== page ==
Wednesday, March 28, 2012
“What is a wine cellar and why do I want one?”
A lot of people think that a bottle of wine can be kept in your kitchen cabinets and let it go. The temperature in a home tends to be around 70 degrees. Temperatures that fluctuate more than 6-7 degrees could ruin that great bottle of wine. The cork could expand and contract to let air in, oxidizing the wine. Leave a bottle of wine in a room with a temperature of over 72 degrees and you could certainly have a bottle of vinegar. So if you intend to keep wines for more than six months, you should look into some kind of long term storage. Keeping your wines in cooler environment shouldn’t hurt your wines over a short period of time.
If you think you only need a 700 bottle wine cellar, double the numbers, even triple your thought process. When you have a wine cellar, it always seems that some of your friends bring back wines when they take those trips to the wineries. When having a wine cellar, you are now able to purchase a case or two instead of just a bottle or two. Building a wine cellar to small, you will be back to the original question, “What do I do with all this wine?
Can I store my wine in a dark place in the basement?
This is not a good idea at all. Depending on where you live in the country, too much humidity or not enough humidity could hurt your wine. The amount of light could make a difference also. And of course the temperature variation would affect the wine. So the answer to this question would be definitely not.
Where will I build my cellar?
Having a place to build a wine cellar is another question you should ask yourself. Do you have a place that the vibration, or noise could be at a minimum? Can you insulate and vapor barrier all sides of your new wine cellar? Do I want to make the investment of a wine cellar? You don't need a ballroom for a wine cellar/room. I have installed racking under a stairway. Do you go with your local contractor or do you go with a racking company?
Who is going to build your racking?
Do you go with your local contractor or do you go with a racking company? A good carpenter could certainly build your racks. But, how much will it cost you to do this? The carpenter has to have a plan. Who or where will he get this plan? These are questions that you need to ask yourself before you start your wine cellar. If you go to a specialist in the wine cellar field, your money would be a lot better spent. They know the how’s, why’s, and any other question you might have for them!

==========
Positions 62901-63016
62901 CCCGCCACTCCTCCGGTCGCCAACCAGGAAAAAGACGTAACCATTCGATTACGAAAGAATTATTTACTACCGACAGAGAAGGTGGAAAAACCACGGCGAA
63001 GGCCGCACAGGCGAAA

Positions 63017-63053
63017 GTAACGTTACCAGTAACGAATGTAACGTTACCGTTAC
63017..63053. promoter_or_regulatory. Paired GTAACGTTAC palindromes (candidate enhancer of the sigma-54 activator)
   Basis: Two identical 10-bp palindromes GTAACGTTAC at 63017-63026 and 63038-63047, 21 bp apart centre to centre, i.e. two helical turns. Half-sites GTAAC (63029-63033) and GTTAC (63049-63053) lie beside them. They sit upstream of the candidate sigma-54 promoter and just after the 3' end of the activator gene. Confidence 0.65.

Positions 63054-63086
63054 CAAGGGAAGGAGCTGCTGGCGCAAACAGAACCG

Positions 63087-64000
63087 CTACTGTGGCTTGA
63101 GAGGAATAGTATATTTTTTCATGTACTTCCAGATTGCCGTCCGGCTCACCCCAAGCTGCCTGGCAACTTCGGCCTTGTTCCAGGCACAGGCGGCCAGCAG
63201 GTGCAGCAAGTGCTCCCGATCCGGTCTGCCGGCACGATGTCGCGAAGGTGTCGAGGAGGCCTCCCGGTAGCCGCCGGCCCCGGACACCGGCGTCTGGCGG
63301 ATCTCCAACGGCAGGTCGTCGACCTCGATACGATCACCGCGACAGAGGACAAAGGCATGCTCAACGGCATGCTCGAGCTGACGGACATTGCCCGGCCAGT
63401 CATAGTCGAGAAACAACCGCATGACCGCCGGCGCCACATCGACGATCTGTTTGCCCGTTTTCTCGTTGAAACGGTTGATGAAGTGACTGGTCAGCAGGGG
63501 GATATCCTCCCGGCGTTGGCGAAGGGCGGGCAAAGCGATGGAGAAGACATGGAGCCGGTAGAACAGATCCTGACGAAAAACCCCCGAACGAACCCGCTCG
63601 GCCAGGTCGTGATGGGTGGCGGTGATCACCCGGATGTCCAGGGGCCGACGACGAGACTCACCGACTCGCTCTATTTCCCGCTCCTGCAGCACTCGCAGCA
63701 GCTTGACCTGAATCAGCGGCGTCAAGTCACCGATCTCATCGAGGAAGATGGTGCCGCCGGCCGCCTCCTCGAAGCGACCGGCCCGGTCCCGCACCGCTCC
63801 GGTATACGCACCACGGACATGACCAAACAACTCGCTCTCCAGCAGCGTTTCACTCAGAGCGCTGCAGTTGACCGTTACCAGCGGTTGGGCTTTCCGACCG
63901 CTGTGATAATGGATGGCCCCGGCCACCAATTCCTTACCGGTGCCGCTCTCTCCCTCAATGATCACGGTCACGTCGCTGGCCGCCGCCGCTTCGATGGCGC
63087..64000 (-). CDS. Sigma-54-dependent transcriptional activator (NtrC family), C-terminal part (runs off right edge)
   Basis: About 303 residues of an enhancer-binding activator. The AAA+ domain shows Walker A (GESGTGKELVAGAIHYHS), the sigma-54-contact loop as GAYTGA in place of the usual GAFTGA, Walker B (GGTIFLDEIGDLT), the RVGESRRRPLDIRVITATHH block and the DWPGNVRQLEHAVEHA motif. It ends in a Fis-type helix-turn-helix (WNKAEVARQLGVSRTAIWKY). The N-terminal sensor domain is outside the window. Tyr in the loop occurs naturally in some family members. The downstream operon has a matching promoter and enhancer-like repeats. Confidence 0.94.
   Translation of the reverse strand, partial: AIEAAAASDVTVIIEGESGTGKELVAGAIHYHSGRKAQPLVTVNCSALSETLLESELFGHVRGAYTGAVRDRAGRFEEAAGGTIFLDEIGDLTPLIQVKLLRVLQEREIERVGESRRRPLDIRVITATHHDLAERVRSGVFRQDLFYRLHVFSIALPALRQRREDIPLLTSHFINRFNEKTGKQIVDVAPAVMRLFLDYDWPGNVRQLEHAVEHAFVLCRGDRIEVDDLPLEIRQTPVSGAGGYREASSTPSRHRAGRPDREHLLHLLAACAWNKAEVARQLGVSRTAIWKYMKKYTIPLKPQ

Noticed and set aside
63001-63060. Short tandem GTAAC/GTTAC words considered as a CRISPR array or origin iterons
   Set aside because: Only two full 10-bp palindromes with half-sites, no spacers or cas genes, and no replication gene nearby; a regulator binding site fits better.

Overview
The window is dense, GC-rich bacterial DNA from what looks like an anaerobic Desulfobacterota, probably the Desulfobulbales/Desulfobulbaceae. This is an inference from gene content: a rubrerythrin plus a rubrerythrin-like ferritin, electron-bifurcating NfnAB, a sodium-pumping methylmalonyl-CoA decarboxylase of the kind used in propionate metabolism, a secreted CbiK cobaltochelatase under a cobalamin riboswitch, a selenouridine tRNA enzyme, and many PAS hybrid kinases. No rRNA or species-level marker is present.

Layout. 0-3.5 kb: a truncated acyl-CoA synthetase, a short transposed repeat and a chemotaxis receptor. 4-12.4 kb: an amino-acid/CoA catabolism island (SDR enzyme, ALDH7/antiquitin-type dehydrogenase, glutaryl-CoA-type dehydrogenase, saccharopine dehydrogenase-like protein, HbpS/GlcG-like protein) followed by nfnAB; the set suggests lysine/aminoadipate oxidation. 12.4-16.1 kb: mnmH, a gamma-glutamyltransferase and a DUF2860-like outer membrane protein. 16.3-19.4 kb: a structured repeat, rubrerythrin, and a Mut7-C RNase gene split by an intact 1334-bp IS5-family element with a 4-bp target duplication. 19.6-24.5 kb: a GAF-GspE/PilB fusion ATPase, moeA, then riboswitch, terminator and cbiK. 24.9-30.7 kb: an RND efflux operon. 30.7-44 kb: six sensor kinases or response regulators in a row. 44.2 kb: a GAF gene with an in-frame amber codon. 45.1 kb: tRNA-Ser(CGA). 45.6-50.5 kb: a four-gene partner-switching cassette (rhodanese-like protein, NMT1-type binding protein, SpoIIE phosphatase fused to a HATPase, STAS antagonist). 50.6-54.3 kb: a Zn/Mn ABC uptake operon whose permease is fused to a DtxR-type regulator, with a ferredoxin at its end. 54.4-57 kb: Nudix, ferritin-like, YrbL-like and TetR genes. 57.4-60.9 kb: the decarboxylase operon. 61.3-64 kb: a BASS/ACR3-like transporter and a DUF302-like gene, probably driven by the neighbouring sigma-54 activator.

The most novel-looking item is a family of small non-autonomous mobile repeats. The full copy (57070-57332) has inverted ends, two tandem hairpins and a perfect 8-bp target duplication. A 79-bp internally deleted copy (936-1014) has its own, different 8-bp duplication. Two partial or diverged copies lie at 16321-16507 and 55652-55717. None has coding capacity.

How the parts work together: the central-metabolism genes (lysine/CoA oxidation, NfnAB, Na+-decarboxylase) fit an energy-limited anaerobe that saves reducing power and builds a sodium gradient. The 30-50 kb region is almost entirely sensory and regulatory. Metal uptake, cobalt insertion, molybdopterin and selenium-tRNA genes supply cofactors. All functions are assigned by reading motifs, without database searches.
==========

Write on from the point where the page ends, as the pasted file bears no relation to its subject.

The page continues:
Racking is also a very important visual factor in your new wine cellar. So you really want to know where the racking came from. You want to have different racking, not only for visual, but for storage. Once you walk in your new wine cellar, do you want to see only racking or do you want to see an arch with lights, maybe focusing on your favorite piece of art? Maybe your thoughts go to a stemware rack, showing off your great crystal collection. Whatever your dreams are, don’t let your decision be made by the cheapest price!
Can I afford a wine cellar?
A wine cellar is only for those that are well off! This is very much of a myth. Wine cellars are for all wine lovers. No one should be denied this pleasure. The cost of a wine cellar could range from the low $10,000.00 to
whatever you want to. The build your own wine cellars could only set you back as little as $4,000.00. Then there is just a wine room (not temperature controlled), this could even be lower. So the price could vary and you really could afford this luxury that was set aside for only the fortunate few.
Your wine cellar should be a place of refuge, a place to relax and immerse yourself in a thing of beauty. And when it's built right, it can be an entertaining and charming feature of your home. Here you can let your wines mature to a great taste. Have those wines handy for all those special occasions. This is also a place that you can invite your friends and family to share in those great wines. When your friends enter your wine cellar for the first time, they should be amazed. I never thought it would be this beautiful. Those are the words I always want to hear from my customers.
As I leave you, remember there is one thing to remember
"Never drink great wine out of a Dixie cup"
Master Wine Cellar Builder
The Magnum Company Inc
Thursday, March 8, 2012
Winepine.com - Portchester, NY March 8th 2012 – There’s nothing quite like the vintage appeal of a wine crate. Wine crates add charm to wine cellars yearning for a twist of authenticity.